As to bringing them inside your garage and under grow lights, it's not a good idea. They do fine and are much stronger plants if they're allowed to grow in whatever light Mother Nature provides. My WS plants get a few hours of direct afternoon sun but are otherwise in shade most of the day.

Sowing enough lavender to edge a 24' bed is going to take a lot of seeds. You might want to check Hazzards Seeds and compare the unit price with the other seed companies you mentioned. They don't always, but generally sell at a lower cost per seed. I checked their website and they sell both Hidcote Superior and Ellegance Purple. They also offer free shipping on orders placed New Year's Eve, which is when I've ordered from them the past two years.

I checked my WS sprout chart and the lavender I sowed on 12/23 sprouted 4/15. I didn't note the germination rate but judging from the plants I've got, I'd say it was pretty high.


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PS - RE: Lavender

meant to add- yes you can easily plant your lavendar out by June, or earlier.
And I do not suggest bringing them in the garage bec. you are changing the environment. And it will be a shock to the plants. Just leave them outside, don't worry about them, and you will be very pleased. :)

also- looking at my notes - the lav. that I WS'd this year DID bloom, I put them in pots not in the garden. Don't know if that makes a difference as to whether they will bloom for you.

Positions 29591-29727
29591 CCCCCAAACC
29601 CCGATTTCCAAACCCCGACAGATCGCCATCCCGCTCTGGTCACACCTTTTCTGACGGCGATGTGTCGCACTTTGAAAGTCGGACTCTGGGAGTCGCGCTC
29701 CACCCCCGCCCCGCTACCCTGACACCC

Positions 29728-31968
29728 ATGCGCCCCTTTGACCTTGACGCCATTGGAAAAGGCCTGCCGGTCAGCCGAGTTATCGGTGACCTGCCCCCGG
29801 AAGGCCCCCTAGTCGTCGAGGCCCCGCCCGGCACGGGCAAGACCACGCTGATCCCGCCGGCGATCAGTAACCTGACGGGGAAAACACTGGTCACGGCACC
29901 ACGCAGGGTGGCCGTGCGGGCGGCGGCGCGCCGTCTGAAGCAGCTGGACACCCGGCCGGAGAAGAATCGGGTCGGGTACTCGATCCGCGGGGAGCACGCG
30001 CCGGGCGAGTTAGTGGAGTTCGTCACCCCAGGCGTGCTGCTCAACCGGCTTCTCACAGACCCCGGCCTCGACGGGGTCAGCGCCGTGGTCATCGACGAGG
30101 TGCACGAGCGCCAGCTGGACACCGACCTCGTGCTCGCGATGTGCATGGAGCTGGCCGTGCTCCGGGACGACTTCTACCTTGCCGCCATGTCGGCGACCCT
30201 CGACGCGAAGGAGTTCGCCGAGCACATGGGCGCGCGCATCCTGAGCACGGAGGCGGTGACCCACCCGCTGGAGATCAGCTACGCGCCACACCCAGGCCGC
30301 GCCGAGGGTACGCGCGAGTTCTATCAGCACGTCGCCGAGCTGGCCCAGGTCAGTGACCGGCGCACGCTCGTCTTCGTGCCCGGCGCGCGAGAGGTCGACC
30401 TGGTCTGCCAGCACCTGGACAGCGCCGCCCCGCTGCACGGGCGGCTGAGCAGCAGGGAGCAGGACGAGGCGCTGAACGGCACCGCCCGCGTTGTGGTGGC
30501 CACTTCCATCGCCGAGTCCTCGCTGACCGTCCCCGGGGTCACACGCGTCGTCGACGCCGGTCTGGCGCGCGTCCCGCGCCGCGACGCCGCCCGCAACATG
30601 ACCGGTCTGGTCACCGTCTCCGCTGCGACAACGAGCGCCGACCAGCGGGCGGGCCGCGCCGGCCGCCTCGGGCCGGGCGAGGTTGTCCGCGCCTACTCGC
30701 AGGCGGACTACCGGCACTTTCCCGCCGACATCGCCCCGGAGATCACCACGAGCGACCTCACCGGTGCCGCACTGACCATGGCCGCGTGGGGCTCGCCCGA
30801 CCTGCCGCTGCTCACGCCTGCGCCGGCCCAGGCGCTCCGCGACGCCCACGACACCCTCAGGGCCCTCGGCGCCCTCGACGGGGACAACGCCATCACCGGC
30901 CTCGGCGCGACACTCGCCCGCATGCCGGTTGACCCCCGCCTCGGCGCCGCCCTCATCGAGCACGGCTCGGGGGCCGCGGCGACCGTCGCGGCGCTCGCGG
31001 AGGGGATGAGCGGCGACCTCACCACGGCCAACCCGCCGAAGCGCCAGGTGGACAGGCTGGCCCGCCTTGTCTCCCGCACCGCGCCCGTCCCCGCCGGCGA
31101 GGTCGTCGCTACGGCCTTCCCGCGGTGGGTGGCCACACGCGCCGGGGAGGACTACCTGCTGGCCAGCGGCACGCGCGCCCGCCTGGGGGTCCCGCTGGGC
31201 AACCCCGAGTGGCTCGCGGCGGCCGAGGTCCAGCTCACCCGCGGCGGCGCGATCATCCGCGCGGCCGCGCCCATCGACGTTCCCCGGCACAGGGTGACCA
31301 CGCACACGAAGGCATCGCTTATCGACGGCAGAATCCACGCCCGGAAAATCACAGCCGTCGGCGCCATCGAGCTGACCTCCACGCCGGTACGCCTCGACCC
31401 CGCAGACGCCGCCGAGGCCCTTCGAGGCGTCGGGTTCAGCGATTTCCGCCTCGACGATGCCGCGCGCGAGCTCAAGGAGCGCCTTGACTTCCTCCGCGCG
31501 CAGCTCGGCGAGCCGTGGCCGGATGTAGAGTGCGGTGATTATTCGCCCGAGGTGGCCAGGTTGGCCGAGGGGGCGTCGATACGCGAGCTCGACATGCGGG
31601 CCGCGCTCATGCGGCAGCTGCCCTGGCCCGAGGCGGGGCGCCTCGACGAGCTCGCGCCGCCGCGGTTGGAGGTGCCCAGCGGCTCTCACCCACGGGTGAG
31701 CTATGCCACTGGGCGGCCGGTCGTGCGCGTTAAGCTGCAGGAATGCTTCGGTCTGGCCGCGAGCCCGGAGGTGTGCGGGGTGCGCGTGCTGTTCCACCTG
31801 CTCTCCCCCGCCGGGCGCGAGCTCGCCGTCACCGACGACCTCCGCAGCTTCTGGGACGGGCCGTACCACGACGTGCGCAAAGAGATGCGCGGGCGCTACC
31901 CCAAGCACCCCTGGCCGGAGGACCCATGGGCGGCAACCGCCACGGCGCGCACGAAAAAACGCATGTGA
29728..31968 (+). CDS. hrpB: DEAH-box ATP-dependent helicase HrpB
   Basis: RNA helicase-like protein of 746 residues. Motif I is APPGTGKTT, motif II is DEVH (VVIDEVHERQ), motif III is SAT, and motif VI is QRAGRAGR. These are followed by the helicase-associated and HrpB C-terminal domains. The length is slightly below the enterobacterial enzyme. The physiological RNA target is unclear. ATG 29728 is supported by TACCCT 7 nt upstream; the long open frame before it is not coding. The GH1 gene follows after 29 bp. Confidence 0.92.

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RE: Lavender

  • Posted by marcindy z5b Indianapolis IN (My Page) on
    Fri, Sep 9, 11 at 11:06

Wow, you guys are great. THANKS so much for all the advice and encouragement. I will definitely try it and see what happens. Thanks also for the tip on the other seed company, I'll check it out.

Phyleux, your Hidcote Blue looks great next to that wall!
M.


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RE: Lavender

  • Posted by marcindy z5b Indianapolis IN (My Page) on
    Fri, Sep 9, 11 at 20:10

I just looked over my order again and saw that one variety of lavender seed is described as "tuned". I looked it up and it means it has been treated so it doesn't need a cold stratification period. Would that affect the seed if I still wintersow it? Or are the seeds done with cold and expect a cozy 65F to 70F climate before germinating? Maybe I am overthinking this...lol


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RE: Lavender

I think that just means you could sow them any time of year since they shouldn't need cold strat. Wintersowing should be fine.

Keep in mind that wintersown ones will start tiny and not put on much of a show that first year. But after that they're gorgeous.
Photobucket

Lavender tends to be a short-lived perennial for me, lasting about 3 years.

Karen


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RE: Lavender

I have found that sometimes germination is not the best with some lavenders, but have ws'ed mustead successfully even here in z4. I also have had great luck with cuttings, and a friend swears by layering as a propagation method.


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RE: Lavender

  • Posted by marcindy z5b Indianapolis IN (My Page) on
    Mon, Sep 12, 11 at 8:56

I don't expect flowers or showstopper plants the first year, no matter what the marketers and the labels tell you... been there before...lol But in order to get enough plants to edge my formal garden seed starts are my best option. I have tried taking cuttings before, but all died on me. I am usually pretty good in the cutting department, but lavender has stumped me. But that's another thread in a different forum... :-)

Thanks again for all your good advice, tips and experiences. It really helps talking something through with friends.